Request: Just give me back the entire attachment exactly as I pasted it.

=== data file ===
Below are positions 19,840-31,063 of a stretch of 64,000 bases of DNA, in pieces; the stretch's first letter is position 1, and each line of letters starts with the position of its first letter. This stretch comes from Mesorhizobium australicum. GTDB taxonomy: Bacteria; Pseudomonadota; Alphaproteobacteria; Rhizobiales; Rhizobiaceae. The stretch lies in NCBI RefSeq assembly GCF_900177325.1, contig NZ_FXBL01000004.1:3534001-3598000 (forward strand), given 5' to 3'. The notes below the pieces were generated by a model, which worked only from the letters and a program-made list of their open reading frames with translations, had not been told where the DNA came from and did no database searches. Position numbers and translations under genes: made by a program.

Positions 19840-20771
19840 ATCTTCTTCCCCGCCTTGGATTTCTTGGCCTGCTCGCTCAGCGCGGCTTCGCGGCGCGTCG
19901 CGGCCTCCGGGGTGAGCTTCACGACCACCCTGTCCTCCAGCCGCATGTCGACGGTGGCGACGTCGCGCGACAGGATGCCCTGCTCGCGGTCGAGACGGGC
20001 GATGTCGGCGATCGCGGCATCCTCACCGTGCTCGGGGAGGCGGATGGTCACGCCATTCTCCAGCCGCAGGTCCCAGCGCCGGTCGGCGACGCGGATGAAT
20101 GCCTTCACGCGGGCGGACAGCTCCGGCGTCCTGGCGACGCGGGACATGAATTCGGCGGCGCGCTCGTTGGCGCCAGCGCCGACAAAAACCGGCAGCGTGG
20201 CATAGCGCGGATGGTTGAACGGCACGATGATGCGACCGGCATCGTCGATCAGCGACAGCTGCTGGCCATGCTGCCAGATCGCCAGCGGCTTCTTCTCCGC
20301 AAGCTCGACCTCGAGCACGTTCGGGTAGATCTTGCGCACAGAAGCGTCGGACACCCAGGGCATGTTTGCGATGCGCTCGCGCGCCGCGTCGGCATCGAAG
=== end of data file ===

Below are positions 19,840-31,063 of a stretch of 64,000 bases of DNA, in pieces; the stretch's first letter is position 1, and each line of letters starts with the position of its first letter. This stretch comes from Mesorhizobium australicum. GTDB taxonomy: Bacteria; Pseudomonadota; Alphaproteobacteria; Rhizobiales; Rhizobiaceae. The stretch lies in NCBI RefSeq assembly GCF_900177325.1, contig NZ_FXBL01000004.1:3534001-3598000 (forward strand), given 5' to 3'. The notes below the pieces were generated by a model, which worked only from the letters and a program-made list of their open reading frames with translations, had not been told where the DNA came from and did no database searches. Position numbers and translations under genes: made by a program.

Positions 19840-20771
19840 ATCTTCTTCCCCGCCTTGGATTTCTTGGCCTGCTCGCTCAGCGCGGCTTCGCGGCGCGTCG
19901 CGGCCTCCGGGGTGAGCTTCACGACCACCCTGTCCTCCAGCCGCATGTCGACGGTGGCGACGTCGCGCGACAGGATGCCCTGCTCGCGGTCGAGACGGGC
20001 GATGTCGGCGATCGCGGCATCCTCACCGTGCTCGGGGAGGCGGATGGTCACGCCATTCTCCAGCCGCAGGTCCCAGCGCCGGTCGGCGACGCGGATGAAT
20101 GCCTTCACGCGGGCGGACAGCTCCGGCGTCCTGGCGACGCGGGACATGAATTCGGCGGCGCGCTCGTTGGCGCCAGCGCCGACAAAAACCGGCAGCGTGG
20201 CATAGCGCGGATGGTTGAACGGCACGATGATGCGACCGGCATCGTCGATCAGCGACAGCTGCTGGCCATGCTGCCAGATCGCCAGCGGCTTCTTCTCCGC
20301 AAGCTCGACCTCGAGCACGTTCGGGTAGATCTTGCGCACAGAAGCGTCGGACACCCAGGGCATGTTTGCGATGCGCTCGCGCGCCGCGTCGGCATCGAAG